3 Types of Flat Roof Houses
- BUR(Built-Up Roof)
Even before modified bitumen and membrane roofing came to the far, BUR (Built-Up Roofing) gained widespread popularity. They are made with hot tar and gravel. Built-Up roofing is affordable, but they are not all that common when it comes to roofing for houses.
For one, it is heavy and thick, and for another, it will give off strong odors and create quite some mess during the installation process. And that strong smell that comes off is nothing but molten tar.
Since Built-Up Roofing is ballasted with rock, they are super thick and heavy, and this just puts so much pressure and stress on your building’s roof structure. Once the lifespan of this roofing is over, tearing off the roofs and then getting them replaced would require even more cost for you.
BUR roofing consists of a minimum of three layers, sometimes even more. These layers are nothing but waterproof ply sheets sandwiched between layers of hot tar, ballasted by a layer of smooth river stone or gravel. These days even fiberglass materials are used in the place of tar.
What you get is a tough and thick seamless roof assembly that is resistant to damage. Stability and durability are the best aspects of a Built-Up Roofing System. Another awesome thing about using BUR is that built-up roofs have a higher fire rating. This is thanks to the use of gravel which is fire-retardant roofing material
2. Modified Bitumen Roof
It was developed in the early 1960s, modified bitumen roofing (MBR) was considered a lighter-weight alternative to BUR. Unlike BUR, they are neither messy nor smelly.
Modified bitumen roofing is made with a single layer of adhesive roofing material, and so it can accommodate DIY installations. Self-adhesive versions of modified bitumen can be installed by peeling and then sticking.
Just like traditional asphalt shingles, modified bitumen roofing is a flexible, asphalt-based material with a mineral top coating. 3 foot wide and 36 foot long rolled sheets are rolled onto the roof over a base sheet membrane.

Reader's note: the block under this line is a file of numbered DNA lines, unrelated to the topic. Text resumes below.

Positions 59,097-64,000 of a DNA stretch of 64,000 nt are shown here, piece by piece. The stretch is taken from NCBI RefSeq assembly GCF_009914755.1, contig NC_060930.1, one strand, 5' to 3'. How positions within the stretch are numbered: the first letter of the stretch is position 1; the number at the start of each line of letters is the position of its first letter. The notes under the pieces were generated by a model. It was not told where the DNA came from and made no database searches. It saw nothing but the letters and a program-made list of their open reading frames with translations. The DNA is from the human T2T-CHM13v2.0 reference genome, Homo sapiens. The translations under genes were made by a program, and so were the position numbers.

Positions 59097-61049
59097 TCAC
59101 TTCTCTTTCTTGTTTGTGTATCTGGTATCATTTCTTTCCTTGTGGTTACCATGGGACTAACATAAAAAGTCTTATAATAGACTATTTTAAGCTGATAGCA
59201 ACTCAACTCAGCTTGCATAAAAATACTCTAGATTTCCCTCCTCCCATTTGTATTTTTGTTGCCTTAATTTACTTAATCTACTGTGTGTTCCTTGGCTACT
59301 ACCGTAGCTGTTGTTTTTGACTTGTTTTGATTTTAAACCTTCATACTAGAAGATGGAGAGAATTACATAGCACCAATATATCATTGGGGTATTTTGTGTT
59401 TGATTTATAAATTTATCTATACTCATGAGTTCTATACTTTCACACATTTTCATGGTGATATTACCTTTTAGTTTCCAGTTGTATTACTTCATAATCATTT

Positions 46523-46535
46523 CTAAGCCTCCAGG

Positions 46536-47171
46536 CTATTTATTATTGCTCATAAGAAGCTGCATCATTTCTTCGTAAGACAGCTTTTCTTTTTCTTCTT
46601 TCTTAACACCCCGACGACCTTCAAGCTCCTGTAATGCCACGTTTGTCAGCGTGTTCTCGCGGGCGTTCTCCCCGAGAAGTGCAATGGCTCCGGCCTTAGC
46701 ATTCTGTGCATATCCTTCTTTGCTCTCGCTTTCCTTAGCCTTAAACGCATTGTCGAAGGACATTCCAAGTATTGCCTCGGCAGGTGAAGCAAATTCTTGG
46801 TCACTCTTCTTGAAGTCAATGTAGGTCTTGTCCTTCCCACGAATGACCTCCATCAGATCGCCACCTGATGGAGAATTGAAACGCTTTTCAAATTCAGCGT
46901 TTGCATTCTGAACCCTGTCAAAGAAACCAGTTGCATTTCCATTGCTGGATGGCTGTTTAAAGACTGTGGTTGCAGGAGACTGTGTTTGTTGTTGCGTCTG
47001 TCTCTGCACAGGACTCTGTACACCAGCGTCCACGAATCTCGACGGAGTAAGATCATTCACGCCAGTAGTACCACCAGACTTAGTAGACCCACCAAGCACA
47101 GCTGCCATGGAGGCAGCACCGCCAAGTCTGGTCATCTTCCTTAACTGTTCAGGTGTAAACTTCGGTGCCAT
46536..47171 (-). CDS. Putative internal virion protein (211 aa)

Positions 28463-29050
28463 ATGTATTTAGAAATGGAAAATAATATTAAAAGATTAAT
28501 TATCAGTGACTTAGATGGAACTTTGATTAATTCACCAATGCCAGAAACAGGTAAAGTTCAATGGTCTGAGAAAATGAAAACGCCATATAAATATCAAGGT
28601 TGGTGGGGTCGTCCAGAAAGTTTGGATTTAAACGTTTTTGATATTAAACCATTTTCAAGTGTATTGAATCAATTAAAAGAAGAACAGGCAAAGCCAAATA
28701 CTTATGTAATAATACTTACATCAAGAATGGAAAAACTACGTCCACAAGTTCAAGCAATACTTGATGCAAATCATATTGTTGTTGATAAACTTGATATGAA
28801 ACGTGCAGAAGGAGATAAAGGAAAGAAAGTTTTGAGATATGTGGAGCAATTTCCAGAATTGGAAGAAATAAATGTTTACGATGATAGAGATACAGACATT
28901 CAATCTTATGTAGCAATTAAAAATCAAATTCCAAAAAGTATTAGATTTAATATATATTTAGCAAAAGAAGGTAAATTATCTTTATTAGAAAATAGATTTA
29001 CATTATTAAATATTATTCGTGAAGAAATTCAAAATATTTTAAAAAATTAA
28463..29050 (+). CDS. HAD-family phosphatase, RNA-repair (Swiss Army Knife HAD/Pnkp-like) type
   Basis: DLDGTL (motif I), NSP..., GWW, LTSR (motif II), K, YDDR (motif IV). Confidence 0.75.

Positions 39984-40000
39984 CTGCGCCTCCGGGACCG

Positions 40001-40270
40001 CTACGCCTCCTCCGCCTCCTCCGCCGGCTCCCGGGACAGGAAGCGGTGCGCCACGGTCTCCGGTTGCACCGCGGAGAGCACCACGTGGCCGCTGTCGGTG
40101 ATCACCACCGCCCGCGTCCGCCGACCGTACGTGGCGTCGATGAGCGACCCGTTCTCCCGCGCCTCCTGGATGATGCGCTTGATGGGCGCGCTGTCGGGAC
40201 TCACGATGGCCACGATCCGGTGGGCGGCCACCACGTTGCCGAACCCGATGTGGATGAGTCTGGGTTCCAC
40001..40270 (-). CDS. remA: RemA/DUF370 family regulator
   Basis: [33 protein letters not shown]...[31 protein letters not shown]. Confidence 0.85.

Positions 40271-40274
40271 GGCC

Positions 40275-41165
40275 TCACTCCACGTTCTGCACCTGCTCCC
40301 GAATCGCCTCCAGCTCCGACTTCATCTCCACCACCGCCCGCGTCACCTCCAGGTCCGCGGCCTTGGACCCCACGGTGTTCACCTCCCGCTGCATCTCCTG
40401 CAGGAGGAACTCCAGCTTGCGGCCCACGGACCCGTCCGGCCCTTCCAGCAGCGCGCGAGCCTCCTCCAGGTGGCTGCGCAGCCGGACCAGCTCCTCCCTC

Earlier, though, modified bitumen roofs were installed using a torch. So, what exactly is a torch? Torch-down means heating the backside of the roofing during the unrolling process, melting the material to the base layer.
Modified bitumen roofs are light in color, and therefore the sun’s infrared rays will be reflected away. This will reduce the overall HVAC costs.
The one major drawback with using modified bitumen is that the torching method is an invitation for a fire hazard. So, they are not as safe as BUR when it comes to the fire safety factor.
Moreover, modified bitumen is not as durable as BUR either. So, if there is a lot of foot traffic in your commercial or residential property, you can expect some tears and scuffs over time.
3. Rubber Membrane Roof or Single-Ply Roofing
There are plenty of membrane roofing materials. Of these, rubber and plastic are the most commonly used ones. However, rubber has always enjoyed great popularity as a flat roofing material.
Rubber roof membrane or EPDM (ethylene propylene diene monomer) is commonly used for residential flat roofing. Now, this is a true rubber that can either be held in place with fasteners, glued, or ballasted with stone. They can also be loose-laid and then held in place with options like river rock, pavers, or even ballast.
The advantage of the rubber membrane is that leaks in the roofs can be repaired easily. Also, should any repair happen, the costs will be low because the materials to repair this will be available at a lower cost.
Lightweight and more durable than both BUR and Modified Bitumen Roof, these are a great option. However, they are not as durable as modern PVC membranes.
Although the design is such that they resemble an inner tube, it can resist damage caused due to sunlight. PVC is highly recyclable. EPDM is a rubber material that is just as highly recyclable. Rubber roofs are naturally dark in color, and so they tend to absorb a lot of heat. If you live in a place where you experience a lot of warm summer months, you will do well to go with light-colored roof coatings. This will only increase the cost of installation.
Choosing between different types of roofs can be both a challenging and exciting task. You have to consider the material, cost, durability, maintenance issues, safety issues, how easy or difficult they are to install, repair, replace, and the labor costs involved.
Weighing all the pros against the cons before zeroing in on one that suits your property and taste makes sense. We hope this article will come in handy so that you make an informed choice in selecting one that suits your particular requirements. Good luck!